How Not To Negotiate Your Salary

Most people hate to negotiate, especially when it involves money. That’s a shame, because it’s such a critical part of life, especially business. At a minimum, everyone will be involved in at least one very important, money related, negotiation in their life: their salary. That’s why it pains me when I hear this old adage brought out:

Your first salary is also the basis for your salary history. When you change jobs, that salary history becomes part of negotiations with your new employer. If you talk your first employer into a 5% during the initial negotiation, that increased salary will stay with you throughout your life.

This is crap, pure and simple, for two reasons:

  • How much an employer is willing to pay to fill a position and how much you’ve made in the past are different things that have no bearing on each other.
  • We live in a capitalist economy, with a free market. Free markets have no memories with it comes to pricing. Pricing is determined by supply & demand.

So why is this such a bad thing? It limits your future earnings. If relegate yourself to incremental increases in your earnings throughout your life, you’ll never be motivated to grow your skills. That makes it difficult to negotiate a market wage for a job that’s a lateral move or even a promotion. If you’re a teacher, but learning to program on the side, you’re not going to walk into your first programming interview and settle for your old teaching salary.

So, the next time you negotiate your salary, keep two things in mind:

Never just randomly throw out numbers. If you throw out a number during an interview, you could be artificially capping what the employer would pay to fill the position. If an employer expects to pay a market wage of $80k and you say that you won’t take a penny under $60k, you’ve just cost yourself $20k. This is a form of something economists call ‘information arbitrage‘. As a side note, this is exactly how sites like priceline.com make their money. You toss out a price and they find you a hotel at a lower price and pocket the difference.

“Wait, what should I put on the application where it asks for ‘Previous Salary’?”

Nothing, leave it blank. When they ask you about it, tell them what salary you’re expecting and move on from there. Don’t be afraid if they say they’ll just call your old position. These are little tricks that companies use to try and get the upper hand on employees. Previous employers can’t legally disclose your salary ( as well as other information ) to anyone. They can only confirm your employment status. This means your previous salary becomes a part of the negotiations only if you make it.

It also means that you should ask for something that’s credible and be able to back it up. Don’t ask for $200,000/yr if you’re right out of college and other people with your level of experience are making $50k. However, if you know that Sr. XYZ specialists are making $100,000/yr, ask for that. If your qualified enough for the job, your qualified enough for the market wage.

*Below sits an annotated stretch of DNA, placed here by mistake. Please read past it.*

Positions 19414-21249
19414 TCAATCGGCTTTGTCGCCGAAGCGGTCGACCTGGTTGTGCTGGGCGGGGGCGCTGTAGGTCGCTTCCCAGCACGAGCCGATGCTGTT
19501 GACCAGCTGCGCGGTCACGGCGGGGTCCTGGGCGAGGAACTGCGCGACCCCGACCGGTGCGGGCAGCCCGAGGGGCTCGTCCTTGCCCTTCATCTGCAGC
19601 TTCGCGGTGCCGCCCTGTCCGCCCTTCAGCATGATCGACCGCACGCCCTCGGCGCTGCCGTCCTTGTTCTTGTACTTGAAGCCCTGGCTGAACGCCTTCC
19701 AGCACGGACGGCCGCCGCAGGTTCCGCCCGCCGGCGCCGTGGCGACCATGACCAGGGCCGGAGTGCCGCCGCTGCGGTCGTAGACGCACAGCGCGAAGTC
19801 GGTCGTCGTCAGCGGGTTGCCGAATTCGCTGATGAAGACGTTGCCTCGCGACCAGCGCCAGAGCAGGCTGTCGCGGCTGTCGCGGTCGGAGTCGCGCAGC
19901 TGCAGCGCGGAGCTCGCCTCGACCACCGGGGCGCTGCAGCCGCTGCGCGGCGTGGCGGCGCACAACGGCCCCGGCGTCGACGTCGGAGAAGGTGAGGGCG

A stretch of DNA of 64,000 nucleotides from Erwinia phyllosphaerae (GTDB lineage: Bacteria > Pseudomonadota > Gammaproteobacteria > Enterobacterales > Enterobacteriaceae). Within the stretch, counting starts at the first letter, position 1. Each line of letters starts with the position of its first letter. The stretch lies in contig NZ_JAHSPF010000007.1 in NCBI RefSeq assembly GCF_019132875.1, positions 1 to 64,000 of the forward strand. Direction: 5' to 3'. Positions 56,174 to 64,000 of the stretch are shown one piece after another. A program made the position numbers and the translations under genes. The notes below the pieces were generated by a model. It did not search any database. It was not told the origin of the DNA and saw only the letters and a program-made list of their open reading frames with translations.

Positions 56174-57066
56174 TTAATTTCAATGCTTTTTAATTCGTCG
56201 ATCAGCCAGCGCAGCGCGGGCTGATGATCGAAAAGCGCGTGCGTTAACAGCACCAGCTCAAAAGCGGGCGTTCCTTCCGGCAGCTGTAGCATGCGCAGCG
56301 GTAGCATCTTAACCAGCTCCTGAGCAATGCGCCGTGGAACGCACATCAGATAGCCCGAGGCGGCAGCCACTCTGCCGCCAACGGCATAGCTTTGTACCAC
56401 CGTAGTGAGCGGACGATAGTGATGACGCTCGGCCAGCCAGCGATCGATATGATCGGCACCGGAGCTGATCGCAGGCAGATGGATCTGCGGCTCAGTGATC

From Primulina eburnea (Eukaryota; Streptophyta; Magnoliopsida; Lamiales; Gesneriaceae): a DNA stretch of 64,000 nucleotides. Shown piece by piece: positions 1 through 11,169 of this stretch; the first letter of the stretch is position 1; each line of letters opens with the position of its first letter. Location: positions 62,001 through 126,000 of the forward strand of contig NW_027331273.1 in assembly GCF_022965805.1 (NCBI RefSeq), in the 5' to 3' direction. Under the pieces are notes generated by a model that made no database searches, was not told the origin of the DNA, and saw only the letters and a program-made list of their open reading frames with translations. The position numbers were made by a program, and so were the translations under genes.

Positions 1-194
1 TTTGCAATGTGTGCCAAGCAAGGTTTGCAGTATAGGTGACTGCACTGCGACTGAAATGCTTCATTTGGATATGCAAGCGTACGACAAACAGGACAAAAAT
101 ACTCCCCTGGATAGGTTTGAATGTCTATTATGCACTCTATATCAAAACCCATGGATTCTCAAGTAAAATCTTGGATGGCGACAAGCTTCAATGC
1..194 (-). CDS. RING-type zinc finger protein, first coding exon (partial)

Never let anyone else negotiate your salary for you. No one cares about your money as much as you. This is common when you’re being placed at a company through a recruiter. They’ll try and tell you that it is SOP for the recruiter to handle all negotiations and you’re just supposed to let them know what you want. This is bad for two reasons:

  • The recruiters goals & incentives don’t match yours. They want to create a lasting relationship with the client first and place you second. That can lead them to be less than firm with your salary requirements. Also, because they’re probably being payed as a % of your salary, getting that “last $5000” you’re asking for has very little impact on them. They could push you to agree as quickly as possible or advise you they can’t get what you want. They want to close the deal as quick as they can. As long as the position is unfilled, the greater the chance of someone else besides them placing someone.
  • The relationship between you and your new employer is going to be lasting. It could forever be seen through the eyes of your initial interactions & communications. Don’t leave that in the hands of someone else, especially someone you don’t even know. You don’t want to let someone else sour that because of a miscommunication. You and your employer could also end up on different pages. It’s better remove as many middle men as possible to make sure there’s no confusion.

Tell them you’d prefer to handle all negotiations. They’ll still get their money & nothing would change for them. If they push you, threaten to walk. Always remember, you’re the commodity here. The recruiter needs you way more than you need them at this point. Make sure they know that and you don’t get screwed.

This may all seem like a hard stance to take and it is. However, it’s worthwhile in the long run. You’ll be happier and more content with your salary & offers in the future without having to look back and regret taking a sub-standard offer. You’ll also spend less time with employers that are looking to take advantage of new hires.

Always remember:

“You don’t get what you deserve, you get what you negotiate”

Don King ( ok, ok, originally Dr. Chester Karrass, but I liked when Don King said it better )